Tucker feeling pressure to expand while improving current infrastructureThe Tucker city council held its annual retreat Feb. 10. Photo by Sara Amis
This story has been updated.
Tucker, GA — The Tucker city council held its annual retreat Feb. 10. In a free-form discussion towards the end of the meeting, the mayor, council, and city manager discussed the future of Tucker, including the possibility of annexation.
City Manager John McHenry said that annexation efforts by neighboring cities like Chamblee create a situation where the city that gets there first wins, which possibly creates pressure for Tucker to try to annex certain areas before the city is necessarily ready.
Councilmember Virginia Rece said that the city needs to balance considerations of budget, staff time, managing resources the city already has, and defending the city’s borders and ability to grow.
“We need to take a hard look at the pros and cons,” Rece said.
Here are the other things discussed at the Feb. 10 retreat:
— Reports from the city manager and department heads about the current state of the city and immediate prospects included overviews of what each department does for the benefit of new city council members Vinh Nguyen and Amy Trocchi.
— Mayor Frank Auman said that before his term-limited stint as mayor ends, he would like to see that the city has good processes and procedures built in, and that will be his priority over the next couple of years.
— The city seems focused on improving existing infrastructure and carrying out some of its capital improvement plans, along with ongoing community and economic development efforts.
McHenry offered an overview of capital projects for 2024 which include the completion of Fitzgerald Park, bid awards for the downtown and Johns Homestead parks, and project engineering for the Lake Erin Dam, roundabouts, and the next segments of the city’s trail network.
McHenry also said that he has hired Garrin Coleman from Lowe Engineering to create a comprehensive overview of all the city’s capital projects and a blueprint for capital management for the city.
City Engineer Ken Hildebrandt said that his department has 13 road improvement projects currently under design and five more in some stage of construction. In addition, the city is working on several sidewalk completion and trail projects at various stages.
An engineering contract for Lake Erin Dam will be on the agenda for the Feb. 12 city council meeting. Hildebrandt said that DeKalb County will pay for about half of the $3 million estimated cost.
Hildebrandt said that while many of the projects are fully funded through SPLOST and other means, many are not. Hildebrandt added that he would seek federal funding for some projects, including the Tucker-Northlake trail, but that the process of seeking funding will determine how soon most of the projects can be completed.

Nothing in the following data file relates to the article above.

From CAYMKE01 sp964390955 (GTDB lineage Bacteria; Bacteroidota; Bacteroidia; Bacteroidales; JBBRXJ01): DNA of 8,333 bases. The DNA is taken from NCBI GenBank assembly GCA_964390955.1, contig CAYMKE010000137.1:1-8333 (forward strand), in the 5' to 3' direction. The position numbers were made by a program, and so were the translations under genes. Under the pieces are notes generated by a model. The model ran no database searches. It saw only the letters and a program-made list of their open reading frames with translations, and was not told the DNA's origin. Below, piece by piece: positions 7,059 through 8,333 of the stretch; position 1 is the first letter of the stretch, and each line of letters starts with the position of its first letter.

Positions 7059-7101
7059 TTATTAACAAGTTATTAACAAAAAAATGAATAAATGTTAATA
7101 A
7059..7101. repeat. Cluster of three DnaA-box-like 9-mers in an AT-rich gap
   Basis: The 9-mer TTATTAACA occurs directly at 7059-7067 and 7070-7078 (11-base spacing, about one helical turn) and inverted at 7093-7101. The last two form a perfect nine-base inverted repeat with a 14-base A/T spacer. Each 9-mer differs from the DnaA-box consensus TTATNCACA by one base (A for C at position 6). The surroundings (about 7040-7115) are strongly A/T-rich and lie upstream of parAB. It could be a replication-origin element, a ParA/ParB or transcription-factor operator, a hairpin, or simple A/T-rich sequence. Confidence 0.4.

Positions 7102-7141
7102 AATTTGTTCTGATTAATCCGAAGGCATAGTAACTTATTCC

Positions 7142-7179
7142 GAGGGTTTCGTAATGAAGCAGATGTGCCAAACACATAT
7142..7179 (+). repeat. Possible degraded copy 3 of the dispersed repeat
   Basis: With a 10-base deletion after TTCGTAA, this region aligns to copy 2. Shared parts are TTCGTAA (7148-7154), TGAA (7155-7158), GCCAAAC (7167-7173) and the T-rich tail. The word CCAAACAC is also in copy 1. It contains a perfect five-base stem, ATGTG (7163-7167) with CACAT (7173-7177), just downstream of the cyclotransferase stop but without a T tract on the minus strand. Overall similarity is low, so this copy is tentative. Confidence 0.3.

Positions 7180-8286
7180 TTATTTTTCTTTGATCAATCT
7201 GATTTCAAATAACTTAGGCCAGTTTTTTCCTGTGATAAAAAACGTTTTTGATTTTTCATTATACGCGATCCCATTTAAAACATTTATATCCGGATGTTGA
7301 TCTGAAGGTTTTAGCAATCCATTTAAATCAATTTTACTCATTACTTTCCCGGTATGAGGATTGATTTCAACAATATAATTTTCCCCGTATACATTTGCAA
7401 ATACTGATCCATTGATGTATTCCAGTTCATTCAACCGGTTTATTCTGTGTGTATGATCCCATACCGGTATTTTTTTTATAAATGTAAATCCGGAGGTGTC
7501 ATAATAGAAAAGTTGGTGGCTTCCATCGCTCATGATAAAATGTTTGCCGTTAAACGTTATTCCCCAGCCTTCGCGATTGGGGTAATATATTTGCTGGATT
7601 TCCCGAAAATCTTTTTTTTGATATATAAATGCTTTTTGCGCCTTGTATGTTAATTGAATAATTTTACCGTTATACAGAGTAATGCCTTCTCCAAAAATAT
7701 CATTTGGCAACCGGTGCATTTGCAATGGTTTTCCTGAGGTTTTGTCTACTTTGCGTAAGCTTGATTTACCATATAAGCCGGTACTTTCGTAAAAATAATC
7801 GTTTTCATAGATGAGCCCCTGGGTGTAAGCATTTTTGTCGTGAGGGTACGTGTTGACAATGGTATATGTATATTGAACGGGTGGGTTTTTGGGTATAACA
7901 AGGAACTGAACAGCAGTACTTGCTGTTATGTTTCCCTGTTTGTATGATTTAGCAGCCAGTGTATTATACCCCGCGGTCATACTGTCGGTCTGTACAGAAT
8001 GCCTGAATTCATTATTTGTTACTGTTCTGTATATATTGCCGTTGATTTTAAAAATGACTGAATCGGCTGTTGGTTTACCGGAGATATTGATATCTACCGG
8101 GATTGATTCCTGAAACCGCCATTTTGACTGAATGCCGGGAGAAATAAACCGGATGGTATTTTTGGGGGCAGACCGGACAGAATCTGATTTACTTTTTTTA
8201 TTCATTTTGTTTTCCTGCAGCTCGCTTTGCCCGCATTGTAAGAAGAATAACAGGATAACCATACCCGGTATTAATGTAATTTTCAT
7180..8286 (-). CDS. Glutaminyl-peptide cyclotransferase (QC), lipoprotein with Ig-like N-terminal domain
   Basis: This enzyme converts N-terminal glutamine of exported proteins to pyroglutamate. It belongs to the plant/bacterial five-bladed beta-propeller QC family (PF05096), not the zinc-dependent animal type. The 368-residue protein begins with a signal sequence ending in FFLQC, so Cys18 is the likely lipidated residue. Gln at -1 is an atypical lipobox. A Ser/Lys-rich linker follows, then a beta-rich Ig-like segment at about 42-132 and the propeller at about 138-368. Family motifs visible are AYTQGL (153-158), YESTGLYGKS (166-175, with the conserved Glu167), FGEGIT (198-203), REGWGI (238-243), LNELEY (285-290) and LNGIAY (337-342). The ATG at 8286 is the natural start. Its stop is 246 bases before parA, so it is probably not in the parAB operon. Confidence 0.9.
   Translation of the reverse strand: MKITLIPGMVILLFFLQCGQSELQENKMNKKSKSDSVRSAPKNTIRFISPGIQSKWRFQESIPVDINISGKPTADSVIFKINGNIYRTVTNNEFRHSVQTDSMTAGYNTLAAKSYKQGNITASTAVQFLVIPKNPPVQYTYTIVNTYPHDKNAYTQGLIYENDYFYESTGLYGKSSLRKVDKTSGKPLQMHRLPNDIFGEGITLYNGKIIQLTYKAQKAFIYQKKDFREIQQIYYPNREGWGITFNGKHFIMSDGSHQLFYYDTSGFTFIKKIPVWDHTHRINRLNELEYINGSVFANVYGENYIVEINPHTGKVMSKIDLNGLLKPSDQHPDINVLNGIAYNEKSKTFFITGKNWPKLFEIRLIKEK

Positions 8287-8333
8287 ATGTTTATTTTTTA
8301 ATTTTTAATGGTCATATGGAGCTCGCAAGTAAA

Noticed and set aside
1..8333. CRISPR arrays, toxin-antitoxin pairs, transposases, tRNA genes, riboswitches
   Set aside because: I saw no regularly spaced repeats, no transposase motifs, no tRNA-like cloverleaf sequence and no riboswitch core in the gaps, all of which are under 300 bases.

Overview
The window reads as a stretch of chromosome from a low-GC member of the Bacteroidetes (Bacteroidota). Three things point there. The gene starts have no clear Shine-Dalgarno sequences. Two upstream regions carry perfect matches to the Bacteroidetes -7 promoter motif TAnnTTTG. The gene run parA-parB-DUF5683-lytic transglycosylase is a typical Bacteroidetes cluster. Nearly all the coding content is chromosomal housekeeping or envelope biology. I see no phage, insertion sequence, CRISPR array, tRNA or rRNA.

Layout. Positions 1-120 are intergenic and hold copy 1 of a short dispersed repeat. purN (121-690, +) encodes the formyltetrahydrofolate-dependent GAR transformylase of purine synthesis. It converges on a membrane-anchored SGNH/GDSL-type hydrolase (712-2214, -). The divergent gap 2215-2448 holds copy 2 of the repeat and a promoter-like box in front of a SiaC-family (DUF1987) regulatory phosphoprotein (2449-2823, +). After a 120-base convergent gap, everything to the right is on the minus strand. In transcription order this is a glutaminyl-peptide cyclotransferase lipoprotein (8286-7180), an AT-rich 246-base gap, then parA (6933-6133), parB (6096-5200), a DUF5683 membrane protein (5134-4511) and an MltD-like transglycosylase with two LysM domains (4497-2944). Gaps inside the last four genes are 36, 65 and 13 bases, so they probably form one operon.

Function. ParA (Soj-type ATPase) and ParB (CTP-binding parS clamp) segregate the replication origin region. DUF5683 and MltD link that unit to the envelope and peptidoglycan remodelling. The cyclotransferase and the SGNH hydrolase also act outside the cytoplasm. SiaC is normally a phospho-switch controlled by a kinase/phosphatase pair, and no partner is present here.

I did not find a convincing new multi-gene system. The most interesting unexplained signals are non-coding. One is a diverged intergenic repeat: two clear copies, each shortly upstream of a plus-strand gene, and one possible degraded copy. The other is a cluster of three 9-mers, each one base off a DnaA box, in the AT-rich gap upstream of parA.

“We’re looking at over $60 million in projects here, with about $11 million funded, so that’s a big gap,” Hildebrandt said.
City Attorney Ted Baggett said that he will be drafting contract and bidding documents for the Lake Erin Dam project, along with streamlining the city’s tax occupation ordinance and revising alcohol and zoning ordinances to comply with state law. Those items will come up for consideration at a city council meeting soon.
City Councilmember Alexis Weaver asked Baggett how the city could inform the public about the progress of nuisance property cases without getting into the details. Baggett said that he would help draft something for the city’s website.
— Community Development Director Courtney Smith elaborated on the process of condemning buildings but focused mainly on community improvements and plans for more public art along the lines of the Catlanta mural at Lavista Rd. and First Ave.
Smith said that among other things, the city will be beautifying dumpsters with art.
— Economic Development Director Jackie Moffo said that her department will be conducting a business climate survey and will publish the results, and plans to explore an economic incentive ordinance.
— Ishri Sankar, the director of the new Public Works department, said that his department has completed 1,327 work orders since June and is conducting ongoing upgrades of the city’s infrastructure, including stormwater inspection and repair.
Sankar said that the department’s first-year goal was to reduce backlog.
“I’m feeling pretty confident about that,” Sankar said, adding that the goal for the next year is to reduce response times.
Correction: An earlier version of this story included an incorrect title for a city employee. This story has been updated with the correct information.
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